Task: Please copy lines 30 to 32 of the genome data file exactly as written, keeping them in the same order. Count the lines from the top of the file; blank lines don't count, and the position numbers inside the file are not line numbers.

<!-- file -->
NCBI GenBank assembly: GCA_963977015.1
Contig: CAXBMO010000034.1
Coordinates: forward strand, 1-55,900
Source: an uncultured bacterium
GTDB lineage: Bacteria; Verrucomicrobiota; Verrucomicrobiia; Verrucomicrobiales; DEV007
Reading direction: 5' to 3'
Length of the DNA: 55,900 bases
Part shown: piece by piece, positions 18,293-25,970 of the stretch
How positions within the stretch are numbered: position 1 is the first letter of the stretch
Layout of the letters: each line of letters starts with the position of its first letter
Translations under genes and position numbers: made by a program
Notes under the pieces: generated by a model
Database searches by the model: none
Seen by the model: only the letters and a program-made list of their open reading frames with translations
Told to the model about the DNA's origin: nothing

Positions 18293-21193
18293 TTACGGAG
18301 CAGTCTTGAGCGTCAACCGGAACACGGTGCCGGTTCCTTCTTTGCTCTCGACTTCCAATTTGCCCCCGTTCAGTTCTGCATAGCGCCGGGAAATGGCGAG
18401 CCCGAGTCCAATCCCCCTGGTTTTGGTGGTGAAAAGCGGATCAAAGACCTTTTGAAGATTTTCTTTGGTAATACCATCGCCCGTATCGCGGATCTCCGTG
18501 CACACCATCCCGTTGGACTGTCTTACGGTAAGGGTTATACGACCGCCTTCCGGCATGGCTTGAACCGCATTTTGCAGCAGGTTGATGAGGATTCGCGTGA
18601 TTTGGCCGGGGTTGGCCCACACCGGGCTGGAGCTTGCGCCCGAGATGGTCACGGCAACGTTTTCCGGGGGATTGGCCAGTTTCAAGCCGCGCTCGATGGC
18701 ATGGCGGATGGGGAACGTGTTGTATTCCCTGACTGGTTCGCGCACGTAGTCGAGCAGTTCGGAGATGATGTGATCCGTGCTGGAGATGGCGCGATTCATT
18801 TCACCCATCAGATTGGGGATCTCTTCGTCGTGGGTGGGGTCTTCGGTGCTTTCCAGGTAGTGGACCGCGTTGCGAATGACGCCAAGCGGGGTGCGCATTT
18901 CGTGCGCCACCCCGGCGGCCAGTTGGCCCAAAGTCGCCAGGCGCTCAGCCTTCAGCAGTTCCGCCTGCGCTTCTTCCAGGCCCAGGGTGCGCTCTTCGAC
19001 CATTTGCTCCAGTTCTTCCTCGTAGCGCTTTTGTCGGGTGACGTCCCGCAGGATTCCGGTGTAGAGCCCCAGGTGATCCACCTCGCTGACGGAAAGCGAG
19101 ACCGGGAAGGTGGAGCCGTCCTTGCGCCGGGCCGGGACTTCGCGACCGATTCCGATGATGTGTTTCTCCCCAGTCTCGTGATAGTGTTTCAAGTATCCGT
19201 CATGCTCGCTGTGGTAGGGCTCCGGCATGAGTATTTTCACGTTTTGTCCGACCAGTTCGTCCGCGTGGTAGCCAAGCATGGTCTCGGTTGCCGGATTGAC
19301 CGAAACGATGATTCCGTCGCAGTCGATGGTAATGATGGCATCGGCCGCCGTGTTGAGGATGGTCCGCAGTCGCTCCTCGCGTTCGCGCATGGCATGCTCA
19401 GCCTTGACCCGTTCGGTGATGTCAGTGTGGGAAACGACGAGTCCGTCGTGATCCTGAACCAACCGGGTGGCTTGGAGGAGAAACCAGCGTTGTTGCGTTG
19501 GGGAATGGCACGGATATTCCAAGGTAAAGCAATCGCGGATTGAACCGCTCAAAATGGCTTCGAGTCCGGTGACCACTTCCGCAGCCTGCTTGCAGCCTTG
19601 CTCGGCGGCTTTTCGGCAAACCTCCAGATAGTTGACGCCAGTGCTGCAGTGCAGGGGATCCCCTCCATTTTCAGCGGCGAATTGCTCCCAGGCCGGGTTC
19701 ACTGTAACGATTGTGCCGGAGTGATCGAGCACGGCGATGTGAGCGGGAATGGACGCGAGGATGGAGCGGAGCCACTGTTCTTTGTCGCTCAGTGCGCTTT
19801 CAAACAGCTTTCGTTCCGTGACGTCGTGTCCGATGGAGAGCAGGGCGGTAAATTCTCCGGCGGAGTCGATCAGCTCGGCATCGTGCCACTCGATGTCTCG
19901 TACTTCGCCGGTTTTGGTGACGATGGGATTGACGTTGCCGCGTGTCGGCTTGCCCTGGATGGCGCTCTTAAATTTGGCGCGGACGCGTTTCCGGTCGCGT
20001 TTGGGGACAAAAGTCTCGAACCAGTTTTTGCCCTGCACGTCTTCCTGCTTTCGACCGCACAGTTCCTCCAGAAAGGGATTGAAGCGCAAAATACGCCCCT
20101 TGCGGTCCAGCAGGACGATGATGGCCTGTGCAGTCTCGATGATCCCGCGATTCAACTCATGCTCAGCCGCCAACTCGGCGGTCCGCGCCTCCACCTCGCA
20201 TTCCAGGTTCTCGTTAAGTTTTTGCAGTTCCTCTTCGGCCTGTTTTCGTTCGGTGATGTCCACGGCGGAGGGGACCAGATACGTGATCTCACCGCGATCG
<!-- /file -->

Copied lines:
19501 GGGAATGGCACGGATATTCCAAGGTAAAGCAATCGCGGATTGAACCGCTCAAAATGGCTTCGAGTCCGGTGACCACTTCCGCAGCCTGCTTGCAGCCTTG
19601 CTCGGCGGCTTTTCGGCAAACCTCCAGATAGTTGACGCCAGTGCTGCAGTGCAGGGGATCCCCTCCATTTTCAGCGGCGAATTGCTCCCAGGCCGGGTTC
19701 ACTGTAACGATTGTGCCGGAGTGATCGAGCACGGCGATGTGAGCGGGAATGGACGCGAGGATGGAGCGGAGCCACTGTTCTTTGTCGCTCAGTGCGCTTT